Pennsylvania Legislation Aims to Decrease Patient Delays by Insurers

Last Updated: Apr 30, 2019

For Immediate Release: 
 
HARRISBURG (April 30, 2019) – State Rep. Steven Mentzer and a coalition of patient/provider advocates announced Tuesday legislation that would reform insurance tactics that are delaying care and increasingly undermining decisions made between health care professionals and their patients.
 
House Bill 1194 addresses inefficiencies within insurance processes called prior authorization and step therapy (“fail first”).
 
Prior authorization requires physicians to obtain approval from insurers before prescribing medication or moving forward with a specific test or treatment. Step therapy requires patients to try, and fail, on one or more prescription drug, test, or treatment option chosen by their insurance company before gaining access to the drug, test, or treatment option that was recommended by their physician.
 
Prior authorization and step therapy are often applied to patients living with a wide range of diseases and chronic conditions, including, but not limited to, cancer, diabetes, HIV/AIDS, heart disease, arthritis, and multiple sclerosis.
 
Insurance plans use these processes to control health costs, but opponents say their current use delays care. More than one out of four physicians reported delays from prior authorization have led to serious adverse events for their patients, according to a February 2019 nationwide survey from the American Medical Association.
 
“When you are sick or in pain, time is of the essence. And yet many Pennsylvanians are not currently receiving the timely care they need because of prior authorization and fail first,” said Rep. Mentzer, a Republican from Lancaster County. “The solutions presented in House Bill 1194 will ensure patients receive more timely care, allow insurers to be more transparent, and reduce administrative burdens for physicians and their office staff.”
 
Representatives from the American Cancer Society Cancer Action Network (ACS CAN), the Pennsylvania Medical Society (PAMED), The Hospital and Healthsystem Association of Pennsylvania (HAP), the Pennsylvania Chapter of the American College of Cardiology (PaACC), and the Pennsylvania Orthopaedic Society joined Rep. Mentzer at a press conference Tuesday in the Capitol Rotunda.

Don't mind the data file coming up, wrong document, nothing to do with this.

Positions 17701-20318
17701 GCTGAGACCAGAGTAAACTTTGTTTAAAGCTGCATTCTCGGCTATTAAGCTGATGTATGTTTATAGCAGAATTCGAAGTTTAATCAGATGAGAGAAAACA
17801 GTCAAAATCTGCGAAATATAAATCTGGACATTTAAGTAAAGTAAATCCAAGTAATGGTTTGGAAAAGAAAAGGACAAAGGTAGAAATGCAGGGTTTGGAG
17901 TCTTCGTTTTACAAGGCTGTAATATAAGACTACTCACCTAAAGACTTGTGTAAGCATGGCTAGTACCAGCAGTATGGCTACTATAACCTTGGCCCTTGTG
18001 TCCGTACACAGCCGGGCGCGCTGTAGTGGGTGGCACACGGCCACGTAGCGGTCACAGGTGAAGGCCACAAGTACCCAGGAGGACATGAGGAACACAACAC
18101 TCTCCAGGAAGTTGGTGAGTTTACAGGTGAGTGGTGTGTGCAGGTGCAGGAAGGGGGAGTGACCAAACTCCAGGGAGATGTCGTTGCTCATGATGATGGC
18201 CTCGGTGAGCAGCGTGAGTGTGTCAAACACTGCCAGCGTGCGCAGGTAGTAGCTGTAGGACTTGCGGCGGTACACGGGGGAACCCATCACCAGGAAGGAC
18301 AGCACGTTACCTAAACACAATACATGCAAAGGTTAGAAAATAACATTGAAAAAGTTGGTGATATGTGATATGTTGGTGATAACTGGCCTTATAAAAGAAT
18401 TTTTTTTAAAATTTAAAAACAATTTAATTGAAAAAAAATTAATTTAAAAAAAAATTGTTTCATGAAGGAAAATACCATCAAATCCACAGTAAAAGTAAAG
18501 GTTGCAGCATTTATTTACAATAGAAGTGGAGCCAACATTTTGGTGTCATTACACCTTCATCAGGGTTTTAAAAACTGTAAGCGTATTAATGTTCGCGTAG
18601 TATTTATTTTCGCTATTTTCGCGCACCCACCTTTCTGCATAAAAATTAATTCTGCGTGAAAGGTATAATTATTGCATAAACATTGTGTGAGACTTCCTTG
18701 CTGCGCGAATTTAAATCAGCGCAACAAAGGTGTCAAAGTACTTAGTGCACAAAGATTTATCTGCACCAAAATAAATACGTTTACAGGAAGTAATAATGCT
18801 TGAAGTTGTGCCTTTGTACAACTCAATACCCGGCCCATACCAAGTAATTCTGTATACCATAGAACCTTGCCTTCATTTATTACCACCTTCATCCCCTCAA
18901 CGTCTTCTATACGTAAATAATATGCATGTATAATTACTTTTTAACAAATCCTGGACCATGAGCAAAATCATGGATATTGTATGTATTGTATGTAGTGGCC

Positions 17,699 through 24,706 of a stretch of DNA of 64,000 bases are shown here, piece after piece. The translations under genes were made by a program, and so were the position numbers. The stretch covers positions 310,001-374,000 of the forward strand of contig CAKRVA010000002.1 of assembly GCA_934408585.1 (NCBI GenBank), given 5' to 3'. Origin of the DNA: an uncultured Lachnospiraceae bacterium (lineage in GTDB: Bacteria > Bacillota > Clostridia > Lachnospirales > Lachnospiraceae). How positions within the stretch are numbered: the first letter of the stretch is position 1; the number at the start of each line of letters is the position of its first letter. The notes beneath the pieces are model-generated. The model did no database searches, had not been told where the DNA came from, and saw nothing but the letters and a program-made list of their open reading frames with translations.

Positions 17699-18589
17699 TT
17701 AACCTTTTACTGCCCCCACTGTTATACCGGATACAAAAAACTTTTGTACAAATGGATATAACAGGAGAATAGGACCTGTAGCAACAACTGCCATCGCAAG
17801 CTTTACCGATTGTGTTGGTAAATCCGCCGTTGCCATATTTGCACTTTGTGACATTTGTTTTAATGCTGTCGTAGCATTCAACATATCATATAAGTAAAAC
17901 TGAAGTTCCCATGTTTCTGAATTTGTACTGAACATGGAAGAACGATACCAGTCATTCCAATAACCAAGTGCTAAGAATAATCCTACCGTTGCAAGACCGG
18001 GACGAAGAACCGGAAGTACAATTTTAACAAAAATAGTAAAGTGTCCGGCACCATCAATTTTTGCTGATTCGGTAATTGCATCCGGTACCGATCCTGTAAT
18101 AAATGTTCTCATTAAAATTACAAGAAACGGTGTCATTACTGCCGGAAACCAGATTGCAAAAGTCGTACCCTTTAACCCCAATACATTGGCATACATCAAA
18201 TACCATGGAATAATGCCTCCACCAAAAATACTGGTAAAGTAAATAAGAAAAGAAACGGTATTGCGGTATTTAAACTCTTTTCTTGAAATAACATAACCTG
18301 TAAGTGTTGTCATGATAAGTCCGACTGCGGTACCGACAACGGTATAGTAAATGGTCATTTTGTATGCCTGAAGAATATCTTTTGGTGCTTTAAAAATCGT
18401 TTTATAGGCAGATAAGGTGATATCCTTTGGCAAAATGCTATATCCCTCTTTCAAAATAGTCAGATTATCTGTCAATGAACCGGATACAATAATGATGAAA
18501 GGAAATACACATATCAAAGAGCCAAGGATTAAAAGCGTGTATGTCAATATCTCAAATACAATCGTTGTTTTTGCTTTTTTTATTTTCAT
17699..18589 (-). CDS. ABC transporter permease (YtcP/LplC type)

“Scientific breakthroughs mean that, in many cases, a cancer diagnosis can now be managed and treated,” said Emma Watson, ACS CAN Pennsylvania government relations director. “Patients need the ability to quickly assess their condition with their doctors and find the best course of treatment for their individual medical needs.”
 
House Bill 1194 does the following:
 
  • Ensures physicians and other prescribers have access to more efficient electronic prior authorization systems (“ePA”) 
  • Requires that fail first protocols are based on clinical guidelines developed by independent experts
  • Establishes a basic framework for when it is medically appropriate to exempt patients from fail first, as well as an exceptions process that is transparent and accessible to patients and health care professionals
  • Provides deadlines for insurers to render decisions on prior authorization requests
 
“Many of my physician colleagues say prior auth is taking too much time away from what they do best – using their many years of training and experience to care for patients,” said Danae Powers, MD, president of PAMED. “We are grateful to Rep. Mentzer for the commonsense solutions he presents in HB 1194. They will cut down on inefficiencies in this system and help patients get the timely care they deserve.”
 
“Ensuring that Pennsylvania’s patients can get the treatments they need to get better is at the heart of the hospital community’s mission,” said Andy Carter, president and chief executive officer of HAP. “We have heard countless stories about the barriers that patients and their providers encounter, which prevent timely and appropriate care. Thanks to Rep. Mentzer’s leadership, we have a reasonable set of reforms to remove these barriers and improve patient outcomes.”
 
CONTACT:
Marc Kaplan, American Cancer Society Cancer Action Network
(518) 796-1038
 
Jeff Wirick, Pennsylvania Medical Society
(717) 909-2651
 
Rachel A. Moore, The Hospital and Healthsystem Association of Pennsylvania
(717) 561-5342
 
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About the American Cancer Society Cancer Action Network
The American Cancer Society Cancer Action Network (ACS CAN) is making cancer a top priority for public officials and candidates at the federal, state and local levels. ACS CAN empowers advocates across the country to make their voices heard and influence evidence-based public policy change as well as legislative and regulatory solutions that will reduce the cancer burden. As the American Cancer Society’s nonprofit, nonpartisan advocacy affiliate, ACS CAN is critical to the fight for a world without cancer. For more information, visit www.fightcancer.org.
 
About the Pennsylvania Medical Society
The Pennsylvania Medical Society helps its 21,000 physician and medical student members return to the art of medicine through advocacy and education. To learn more, visit www.pamedsoc.org or follow us on Twitter at @PAMEDSociety.
 
About The Hospital and Healthsystem Association of Pennsylvania
HAP is a statewide membership services association that represents nearly 240 organizations, as well as the patients and communities they serve. Additional information about HAP is available online at www.haponline.org.

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